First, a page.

With a 61-37 vote, the Senate passed its version of President Barack Obama’s stimulus package on Feb. 10 with $14 billion for Pell Grants still in place. Although smaller than the House’s suggestion of $16 billion for Pell Grants, the Senate’s smaller allocation would still be the largest single increase to the Pell Grant program since its inception.
Pell Grants are given to students on the basis of financial need and do not have to be repaid. They are given by the federal government and are awarded to students who show the greatest financial need and have completed their financial aid application.
Financial aid counselor Stacey Choi stated that people who are eligible for Pell Grants need to be “full or half-time undergraduate students in a degree program and U.S. citizens or eligible non-citizens, which include permanent residents.”
Choi also explained that students can apply for the Pell Grant by filing out the Free Application for Federal Student Aid (FAFSA).
The awards are determined based on financial eligibility and students are given the Pell Grant to help them pay for an education according to Choi.
The award amounts vary from $400 to $4,731. These amounts are based on the Federal Payment Schedule.
“The government is supposed to increase the Pell Grant each year,” Choi said.
Although the amount of money toward the Pell Grants is increasing, education funding as a whole is a lesser priority under the Senate’s version of the bill. The Senate lowered the House’s suggestion of a $150 billion allocation for higher education and public schools to a meager $83 billion in the Senate.
The Senate’s version of the bill did not include $16 billion for new educational building projects, yet almost $40 billion is set to fund state-sponsored education and an increase of $490 million for federal work study.
President Obama has demonstrated that he wants those funds reinstated. During a televised news conference, he appeared confused by lawmakers who argued that states are in charge of school construction instead of the federal government.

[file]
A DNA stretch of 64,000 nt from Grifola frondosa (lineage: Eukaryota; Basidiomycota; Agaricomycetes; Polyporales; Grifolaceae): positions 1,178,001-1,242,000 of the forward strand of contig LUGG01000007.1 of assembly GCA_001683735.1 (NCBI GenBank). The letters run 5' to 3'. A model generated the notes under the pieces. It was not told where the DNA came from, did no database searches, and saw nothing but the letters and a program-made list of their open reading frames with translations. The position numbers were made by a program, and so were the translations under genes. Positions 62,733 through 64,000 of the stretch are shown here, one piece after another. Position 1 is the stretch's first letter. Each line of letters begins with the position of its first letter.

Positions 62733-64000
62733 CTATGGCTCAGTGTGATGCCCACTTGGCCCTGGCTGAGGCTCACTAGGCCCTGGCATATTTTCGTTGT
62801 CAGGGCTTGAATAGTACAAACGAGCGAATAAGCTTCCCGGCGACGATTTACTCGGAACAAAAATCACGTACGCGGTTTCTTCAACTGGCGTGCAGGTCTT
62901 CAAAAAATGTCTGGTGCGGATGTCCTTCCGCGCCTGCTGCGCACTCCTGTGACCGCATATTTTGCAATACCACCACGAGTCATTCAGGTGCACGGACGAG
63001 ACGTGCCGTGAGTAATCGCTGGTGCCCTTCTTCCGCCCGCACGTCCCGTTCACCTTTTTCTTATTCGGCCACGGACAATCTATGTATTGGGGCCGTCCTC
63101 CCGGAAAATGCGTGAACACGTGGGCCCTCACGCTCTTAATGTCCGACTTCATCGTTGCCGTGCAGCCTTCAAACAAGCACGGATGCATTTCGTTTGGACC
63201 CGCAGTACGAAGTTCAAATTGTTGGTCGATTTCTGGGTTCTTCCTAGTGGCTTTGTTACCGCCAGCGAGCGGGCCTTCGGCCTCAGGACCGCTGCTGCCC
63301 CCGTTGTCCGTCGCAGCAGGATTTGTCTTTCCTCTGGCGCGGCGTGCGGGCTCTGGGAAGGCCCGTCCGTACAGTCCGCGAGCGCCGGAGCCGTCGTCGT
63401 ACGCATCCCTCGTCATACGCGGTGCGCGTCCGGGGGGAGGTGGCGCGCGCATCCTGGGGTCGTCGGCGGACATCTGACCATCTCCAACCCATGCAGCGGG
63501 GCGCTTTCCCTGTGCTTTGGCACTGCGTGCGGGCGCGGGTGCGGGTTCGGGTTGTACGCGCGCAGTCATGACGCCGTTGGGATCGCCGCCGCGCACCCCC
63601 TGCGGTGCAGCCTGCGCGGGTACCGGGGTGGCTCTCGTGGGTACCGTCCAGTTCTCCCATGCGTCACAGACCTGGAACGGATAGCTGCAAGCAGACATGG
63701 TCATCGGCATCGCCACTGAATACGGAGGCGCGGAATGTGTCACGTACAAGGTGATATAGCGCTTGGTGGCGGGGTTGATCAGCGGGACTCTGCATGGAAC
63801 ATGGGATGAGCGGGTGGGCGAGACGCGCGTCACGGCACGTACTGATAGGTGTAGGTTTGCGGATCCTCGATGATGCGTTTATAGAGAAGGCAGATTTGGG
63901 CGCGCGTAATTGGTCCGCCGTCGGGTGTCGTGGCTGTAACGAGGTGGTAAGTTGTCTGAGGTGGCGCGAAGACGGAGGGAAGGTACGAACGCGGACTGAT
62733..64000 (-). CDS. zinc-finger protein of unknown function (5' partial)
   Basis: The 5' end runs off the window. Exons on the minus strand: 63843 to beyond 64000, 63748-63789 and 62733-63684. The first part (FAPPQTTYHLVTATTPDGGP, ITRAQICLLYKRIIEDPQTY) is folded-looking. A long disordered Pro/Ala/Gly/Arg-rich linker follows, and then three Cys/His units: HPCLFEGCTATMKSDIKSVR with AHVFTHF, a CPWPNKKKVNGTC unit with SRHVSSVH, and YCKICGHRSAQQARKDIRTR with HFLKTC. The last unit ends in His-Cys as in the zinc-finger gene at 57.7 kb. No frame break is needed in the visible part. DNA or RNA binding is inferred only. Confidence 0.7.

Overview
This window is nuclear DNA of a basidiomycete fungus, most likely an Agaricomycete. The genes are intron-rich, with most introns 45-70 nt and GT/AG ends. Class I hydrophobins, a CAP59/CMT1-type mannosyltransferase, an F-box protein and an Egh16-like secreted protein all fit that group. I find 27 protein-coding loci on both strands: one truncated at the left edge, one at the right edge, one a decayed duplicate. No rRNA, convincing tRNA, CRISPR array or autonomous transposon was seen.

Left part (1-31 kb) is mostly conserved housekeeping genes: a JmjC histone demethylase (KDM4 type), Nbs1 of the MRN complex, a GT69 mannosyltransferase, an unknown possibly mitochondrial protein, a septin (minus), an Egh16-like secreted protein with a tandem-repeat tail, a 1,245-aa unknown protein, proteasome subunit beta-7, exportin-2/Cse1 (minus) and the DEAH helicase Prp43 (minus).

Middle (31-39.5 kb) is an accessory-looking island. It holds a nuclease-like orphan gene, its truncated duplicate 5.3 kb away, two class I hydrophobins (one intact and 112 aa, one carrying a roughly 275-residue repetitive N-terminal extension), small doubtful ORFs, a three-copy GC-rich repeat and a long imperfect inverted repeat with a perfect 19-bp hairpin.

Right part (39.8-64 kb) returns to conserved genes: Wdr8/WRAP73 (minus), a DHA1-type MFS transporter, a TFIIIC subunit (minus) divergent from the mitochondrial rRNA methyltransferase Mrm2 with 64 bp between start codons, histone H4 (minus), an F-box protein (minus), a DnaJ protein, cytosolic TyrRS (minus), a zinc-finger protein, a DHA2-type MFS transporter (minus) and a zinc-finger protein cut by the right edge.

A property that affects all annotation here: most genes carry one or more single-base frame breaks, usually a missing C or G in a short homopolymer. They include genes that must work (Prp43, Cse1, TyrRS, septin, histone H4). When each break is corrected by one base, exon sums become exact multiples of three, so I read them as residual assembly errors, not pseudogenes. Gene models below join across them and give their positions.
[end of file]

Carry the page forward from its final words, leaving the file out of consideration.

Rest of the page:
Secretary of Education Arne Duncan pointed out the same issue when he visited a high school that is in need of repairs in Arlington, VA. Duncan also warned that nearly 600,000 education jobs are at risk unless a stimulus package is passed and that the Senate’s idea of $39 billion in state aid for schools will not be helpful.
State governors are continuously lobbying lawmakers to enact the levels of education spending proposed in the House’s bill. Gov. Ted Strickland of Ohio warns that the Senate measure will result in higher tuition for 40 percent of public college students and the loss of thousands of state and local government jobs. At least 40 states are running deficits this year, and school districts in those states could be affected tremendously. For the most part, states use up about one third of all their revenue on education.
Republican lawmakers and some education experts are reluctant about the benefits of more money for schools in a final stimulus bill. In an article for the National Review Online, Rick Hess, director of Education Policy at the American Enterprise Institute, stated that federal aid to schools should owe the government money.
“When it comes to education, conservatives can identify the conditions under which they might view the proposed aid more warmly by focusing on incentives, cost-effectiveness, and fiscal restraint,” Hess said. “States and localities would have to demonstrate that they were reallocating dollars from less effective programs and services to more effective ones. Federal aid would be conditioned on its recipients’ pursuing a course back to financial sustainability by unwinding unaffordable promises of benefits and pensions, as has been the case with Detroit’s automakers.”
Even if Congress chooses the Senate’s version of the stimulus bill without the school construction funding and the additional aid to states, it will still account for a large federal investment in education. The Department of Education currently provides $59.2 billion for education programs.
There are some students on campus who are unaware of the Pell Grant and whom it benefits. Tra Truong, a third-year biology major at UCI, is currently supported by financial aid, by both the Cal Grant as well as a UCI grant. However she is not informed about the Pell Grant situation.
“I don’t know what the Pell Grant is and what it’s for,” Truong said.
Choi believes that the money used toward education should not be cut, because in doing so, the amount of money toward education may lead to students taking out more loans.
“Students needing to take out more loans will lead to an increase of students in community colleges, UCs and CSUs over the smaller private schools,” Choi said.